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Portfolio > Economy & Markets > Fixed Income

Fixed Income ETFs Take Center Stage

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As U.S. equity ETFs face outflows, fixed income ETFs are the investment of choice. They attracted $15.3 billion in inflows in April, the second highest monthly inflows ever recorded — only the $17 billion record in October 2014 was greater — while equity ETFs attracted $10 billion following two straight months of outflows, according to State Street Global Advisors.

This was the third consecutive month that fixed income inflows outpaced equity inflows, and active bond ETFs accounted for almost two-thirds of bond inflows. While investors weren’t avoiding risk necessarily, they appear to be trying to temper it. In addition, they favored government and investment-grade bonds over all other fixed income funds.

Government bond ETFs attracted $6.7 billion in inflows while investment-grade corporate bond ETFs attracted $3.2 billion. Ultra-short-term fixed income ETFs were the most popular among maturity levels, which makes sense given the steady rise in both short-term and long-term rates since the beginning of the year.

Long-term bond ETFs with maturities above 10 years, however, also attracted inflows, of $1.7 billion despite rising rates and the 10-Year Treasury yield breaking above 3% in late April (before retreating slightly).

“This may point to investors believing that the 3% breakthrough may not hold,” wrote Matthew Bartolini, head of SPDR Americas Research at State Street in the April report.

Even high-yield bond ETFs saw inflows in April, breaking a record-setting five months of outflows. Preferred debt and emerging market bonds were the only fixed income categories with outflows in April, and preferred and high-yield debt were the only two debt categories posting outflows year to date.

Among equity ETFs, large-cap ETFs attracted the biggest inflows in April — $5.65 billion versus $1.7 billion into small caps — but not enough to offset outflows in previous months, which in total are down $237 billion. Flows into U.S. stock ETFs were substantially higher than flows into international ETFs in developed markets ($3.4 billion) and emerging markets ($2.6 billion).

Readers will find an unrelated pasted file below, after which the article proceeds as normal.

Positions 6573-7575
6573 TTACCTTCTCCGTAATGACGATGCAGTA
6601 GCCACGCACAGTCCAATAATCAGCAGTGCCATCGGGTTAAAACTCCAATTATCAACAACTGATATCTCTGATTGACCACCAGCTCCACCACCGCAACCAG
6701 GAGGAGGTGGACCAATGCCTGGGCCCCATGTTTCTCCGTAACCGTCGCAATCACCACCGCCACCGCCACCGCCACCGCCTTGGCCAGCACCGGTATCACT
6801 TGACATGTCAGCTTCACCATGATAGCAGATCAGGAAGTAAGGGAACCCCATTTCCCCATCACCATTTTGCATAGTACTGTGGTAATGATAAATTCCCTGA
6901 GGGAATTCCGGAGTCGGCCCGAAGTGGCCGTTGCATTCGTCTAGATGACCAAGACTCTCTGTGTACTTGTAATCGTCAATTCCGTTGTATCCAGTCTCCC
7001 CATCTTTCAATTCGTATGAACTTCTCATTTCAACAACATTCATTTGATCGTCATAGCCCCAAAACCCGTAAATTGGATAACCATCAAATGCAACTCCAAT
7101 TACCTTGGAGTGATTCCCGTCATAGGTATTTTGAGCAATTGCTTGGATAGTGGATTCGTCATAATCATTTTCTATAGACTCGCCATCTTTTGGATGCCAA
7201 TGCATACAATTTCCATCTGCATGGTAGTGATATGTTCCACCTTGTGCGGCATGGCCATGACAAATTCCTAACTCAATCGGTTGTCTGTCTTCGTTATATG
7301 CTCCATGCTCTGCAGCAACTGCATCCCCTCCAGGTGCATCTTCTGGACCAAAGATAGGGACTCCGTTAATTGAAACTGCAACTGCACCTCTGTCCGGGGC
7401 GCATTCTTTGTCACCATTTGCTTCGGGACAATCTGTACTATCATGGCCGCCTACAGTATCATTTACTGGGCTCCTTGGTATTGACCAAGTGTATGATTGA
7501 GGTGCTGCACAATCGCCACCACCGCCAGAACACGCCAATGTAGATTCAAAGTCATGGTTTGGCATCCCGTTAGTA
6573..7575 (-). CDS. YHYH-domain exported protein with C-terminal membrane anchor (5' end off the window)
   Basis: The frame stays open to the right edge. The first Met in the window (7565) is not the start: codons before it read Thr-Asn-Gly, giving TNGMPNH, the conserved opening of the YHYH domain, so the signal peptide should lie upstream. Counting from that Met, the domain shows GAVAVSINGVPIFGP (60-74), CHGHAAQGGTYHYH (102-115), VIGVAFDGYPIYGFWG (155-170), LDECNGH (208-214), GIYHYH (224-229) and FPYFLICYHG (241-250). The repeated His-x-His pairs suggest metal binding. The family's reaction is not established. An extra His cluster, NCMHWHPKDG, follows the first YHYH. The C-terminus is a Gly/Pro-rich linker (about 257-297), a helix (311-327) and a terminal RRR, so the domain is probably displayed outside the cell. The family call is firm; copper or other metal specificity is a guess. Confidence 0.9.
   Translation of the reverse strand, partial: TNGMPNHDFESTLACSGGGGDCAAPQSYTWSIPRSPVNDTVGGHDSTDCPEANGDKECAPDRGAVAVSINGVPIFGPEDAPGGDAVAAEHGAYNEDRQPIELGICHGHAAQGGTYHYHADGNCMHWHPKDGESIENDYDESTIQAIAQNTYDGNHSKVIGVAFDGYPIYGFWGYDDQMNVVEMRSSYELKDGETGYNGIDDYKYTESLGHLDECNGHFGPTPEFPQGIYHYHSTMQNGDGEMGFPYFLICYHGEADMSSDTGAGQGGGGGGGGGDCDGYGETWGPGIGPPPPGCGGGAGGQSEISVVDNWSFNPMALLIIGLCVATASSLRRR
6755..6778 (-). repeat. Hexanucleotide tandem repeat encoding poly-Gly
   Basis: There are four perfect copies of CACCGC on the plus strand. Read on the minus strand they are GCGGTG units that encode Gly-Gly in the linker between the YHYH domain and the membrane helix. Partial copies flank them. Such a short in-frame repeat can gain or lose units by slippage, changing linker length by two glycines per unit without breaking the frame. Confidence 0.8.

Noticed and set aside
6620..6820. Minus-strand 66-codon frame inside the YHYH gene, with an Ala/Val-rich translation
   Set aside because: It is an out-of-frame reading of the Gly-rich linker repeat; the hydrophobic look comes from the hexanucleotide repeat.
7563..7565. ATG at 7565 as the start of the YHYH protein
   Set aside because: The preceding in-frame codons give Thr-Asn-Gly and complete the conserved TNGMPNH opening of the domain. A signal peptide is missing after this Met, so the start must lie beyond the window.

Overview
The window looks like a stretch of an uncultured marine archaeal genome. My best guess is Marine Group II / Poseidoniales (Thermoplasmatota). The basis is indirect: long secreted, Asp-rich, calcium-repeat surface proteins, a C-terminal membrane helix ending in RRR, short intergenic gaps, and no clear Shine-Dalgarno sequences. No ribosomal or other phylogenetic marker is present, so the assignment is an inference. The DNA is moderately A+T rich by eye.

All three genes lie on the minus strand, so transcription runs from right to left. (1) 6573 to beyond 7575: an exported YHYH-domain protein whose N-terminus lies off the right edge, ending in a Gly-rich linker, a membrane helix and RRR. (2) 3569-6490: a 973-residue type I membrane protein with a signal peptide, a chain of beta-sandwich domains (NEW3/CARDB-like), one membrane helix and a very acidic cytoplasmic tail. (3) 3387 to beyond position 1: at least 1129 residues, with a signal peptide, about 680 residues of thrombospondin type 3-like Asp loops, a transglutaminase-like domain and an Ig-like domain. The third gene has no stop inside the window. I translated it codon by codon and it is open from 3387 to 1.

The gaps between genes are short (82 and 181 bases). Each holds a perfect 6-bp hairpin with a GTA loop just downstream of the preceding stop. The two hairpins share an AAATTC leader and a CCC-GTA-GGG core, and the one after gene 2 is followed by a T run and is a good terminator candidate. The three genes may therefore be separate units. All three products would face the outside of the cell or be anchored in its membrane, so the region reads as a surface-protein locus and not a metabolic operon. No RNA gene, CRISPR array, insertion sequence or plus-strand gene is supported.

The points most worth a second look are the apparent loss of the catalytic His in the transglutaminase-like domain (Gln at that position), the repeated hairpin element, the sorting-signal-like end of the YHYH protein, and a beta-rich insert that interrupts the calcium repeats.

Despite the popularity of fixed income ETFs in April and outflows from equity ETFs earlier this year, year-to-date data show that equity inflows, at $56.9 billion, were almost twice as much as fixed income ETF inflows, at $31.6 billion.

First S&P Bond Index ETF Launched

ProShares has introduced the first S&P 500 bond index ETF. The S&P 500/MarketAxess Investment Grade Corporate Bond Index (SPXB) ETF is essentially a cheaper iteration of Ivy ProShares S&P 500 Bond Index Fund, whose expense ratio ranges from 34 to 65 basis points depending on the share class.

SPXB charges just 15 basis points, but that’s three times the expense ratio of the iShares Core U.S. Aggregate Bond ETF (AGG), a long-term investment-grade bond ETF that holds more than 6,700 bonds. The ProShares S&P 500 bond ETF, also a long-term bond fund, can invest in up to 1,000 of the most liquid, high-quality U.S. investment-grade corporate bonds with maturities of 2-1/2 years or higher at issuance or a face value of at least $750 million.

Issues that meet the criteria are ranked by liquidity, as measured by their 60-day trading average volume reported by TRACE (Trade Reporting and Compliance Engine) data so that the most frequently traded, high-quality bonds can be chosen. SPXB currently has a weighted average maturity of about 10 years, a duration of about 7 years and a yield to maturity of 3.9%.

Michael Sapir, the CEO of ProShares, said the new bond ETF should appeal to advisors and individual investors interested in moving from actively managed bond funds to an index ETF that invests in quality, liquid bonds from companies that investors are comfortable with. Among the ETF’s holdings are bonds from JPMorgan Chase, Apple, Microsoft and many other household names.

Sapir described the new ETF as a buy and hold investment. Its value, however, will decline if long-term rates continue to rise. A 1% increase in rates, for example, would reduce its value by about 7%, given its duration.

Bernice Napach is the senior writer with You can reach her at [email protected].


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